HEAD 2003 Meeting
Session 18. Cataclysmic Variables/White Dwarfs
Poster, Sunday-Wednesday, March 23, 2003, Duration of Meeting

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[18.05] Evidence for Orbital Decay of RX J1914.4+2456: Gravitational Radiation and the Nature of the X-ray Emission

T. E. Strohmayer (NASA/GSFC)

RX J1914.4+2456 is a candidate double-degenerate binary (AM CVn) with a putative 569 s orbital period. If this identification is correct, then it has one of the shortest binary orbital periods known, and gravitational radiation should drive the orbital evolution and mass transfer if the binary is semi-detached. We report the results of a coherent timing study of the archival ROSAT and ASCA data for RX J1914.4+2456. We performed a phase coherent timing analysis using all observations spanning an \approx 4.6 year period. We demonstrate that all the data can be phase connected, and we present evidence that the 1.756 mHz orbital frequency is increasing at a rate of 8 ±3 \times 10-18 Hz s-1, consistent with the expected loss of angular momentum from the binary system via gravitational radiation. In addition to providing evidence for the emission of gravitational waves, measurement of the orbital \dot\nu constrains models for the X-ray emission and the nature of the secondary. If stable mass accretion drives the X-ray flux, then a positive \dot\nu is inconsistent with a degenerate donor. A helium burning dwarf is compatible if indeed such systems can have periods as short as that of RX J1914.4+2456, an open theoretical question. Our measurement of a positive \dot\nu is consistent with the unipolar induction model of Wu et al. which does not require accretion to drive the X-ray flux. We discuss how future timing measurements of RX J1914.4+2456 (and systems like it) with for example, Chandra and XMM-Newton, can provide a unique probe of the interaction between mass loss and gravitational radiation. We also discuss the importance of such measurements in the context of gravitational wave detection from space, such as is expected in the future with the LISA mission.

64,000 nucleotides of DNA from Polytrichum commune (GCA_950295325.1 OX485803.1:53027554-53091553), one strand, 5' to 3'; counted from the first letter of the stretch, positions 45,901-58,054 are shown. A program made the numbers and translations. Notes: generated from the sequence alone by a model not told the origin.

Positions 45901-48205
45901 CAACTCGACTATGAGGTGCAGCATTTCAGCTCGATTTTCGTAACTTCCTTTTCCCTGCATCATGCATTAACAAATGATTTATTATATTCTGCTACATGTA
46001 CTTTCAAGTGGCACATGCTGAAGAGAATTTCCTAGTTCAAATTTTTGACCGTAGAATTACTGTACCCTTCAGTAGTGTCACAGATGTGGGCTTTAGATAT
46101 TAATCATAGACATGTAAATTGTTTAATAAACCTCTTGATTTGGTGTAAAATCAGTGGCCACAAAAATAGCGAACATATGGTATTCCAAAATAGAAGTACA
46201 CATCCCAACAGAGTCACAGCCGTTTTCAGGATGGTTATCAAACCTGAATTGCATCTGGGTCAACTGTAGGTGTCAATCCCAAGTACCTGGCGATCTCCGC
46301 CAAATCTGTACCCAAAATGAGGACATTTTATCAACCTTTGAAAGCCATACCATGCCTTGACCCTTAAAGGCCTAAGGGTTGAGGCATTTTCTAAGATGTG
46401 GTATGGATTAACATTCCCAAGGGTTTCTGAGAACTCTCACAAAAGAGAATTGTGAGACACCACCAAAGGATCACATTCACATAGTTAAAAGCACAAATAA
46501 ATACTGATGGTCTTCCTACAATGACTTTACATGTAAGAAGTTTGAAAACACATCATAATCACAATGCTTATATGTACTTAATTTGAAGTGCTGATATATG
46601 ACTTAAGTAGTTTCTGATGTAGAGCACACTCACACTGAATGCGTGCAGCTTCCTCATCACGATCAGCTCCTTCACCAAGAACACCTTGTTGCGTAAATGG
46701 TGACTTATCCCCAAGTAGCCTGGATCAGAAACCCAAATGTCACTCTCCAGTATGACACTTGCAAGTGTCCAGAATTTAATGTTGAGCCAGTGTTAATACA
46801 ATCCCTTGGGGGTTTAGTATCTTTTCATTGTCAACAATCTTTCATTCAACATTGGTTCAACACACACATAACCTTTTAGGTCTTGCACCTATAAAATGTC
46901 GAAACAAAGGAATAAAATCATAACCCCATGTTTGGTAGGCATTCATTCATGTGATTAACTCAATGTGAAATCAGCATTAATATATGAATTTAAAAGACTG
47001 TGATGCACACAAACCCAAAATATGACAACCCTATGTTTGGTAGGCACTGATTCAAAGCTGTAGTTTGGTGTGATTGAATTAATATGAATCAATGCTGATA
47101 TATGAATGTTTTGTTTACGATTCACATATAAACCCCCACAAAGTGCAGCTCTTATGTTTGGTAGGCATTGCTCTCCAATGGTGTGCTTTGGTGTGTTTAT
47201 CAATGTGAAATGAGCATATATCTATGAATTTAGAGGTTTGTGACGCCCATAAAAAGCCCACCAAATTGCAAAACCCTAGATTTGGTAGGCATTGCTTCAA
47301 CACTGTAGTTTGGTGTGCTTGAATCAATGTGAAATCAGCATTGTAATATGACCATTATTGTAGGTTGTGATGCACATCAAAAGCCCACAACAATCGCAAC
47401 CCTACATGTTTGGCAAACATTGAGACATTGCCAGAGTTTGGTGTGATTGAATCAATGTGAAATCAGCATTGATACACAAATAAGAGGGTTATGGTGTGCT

The author(s) of this abstract have provided an email address for comments about the abstract: Tod.E.Strohmayer@nasa.gov

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Bulletin of the American Astronomical Society, 35#2
© 2003. The American Astronomical Soceity.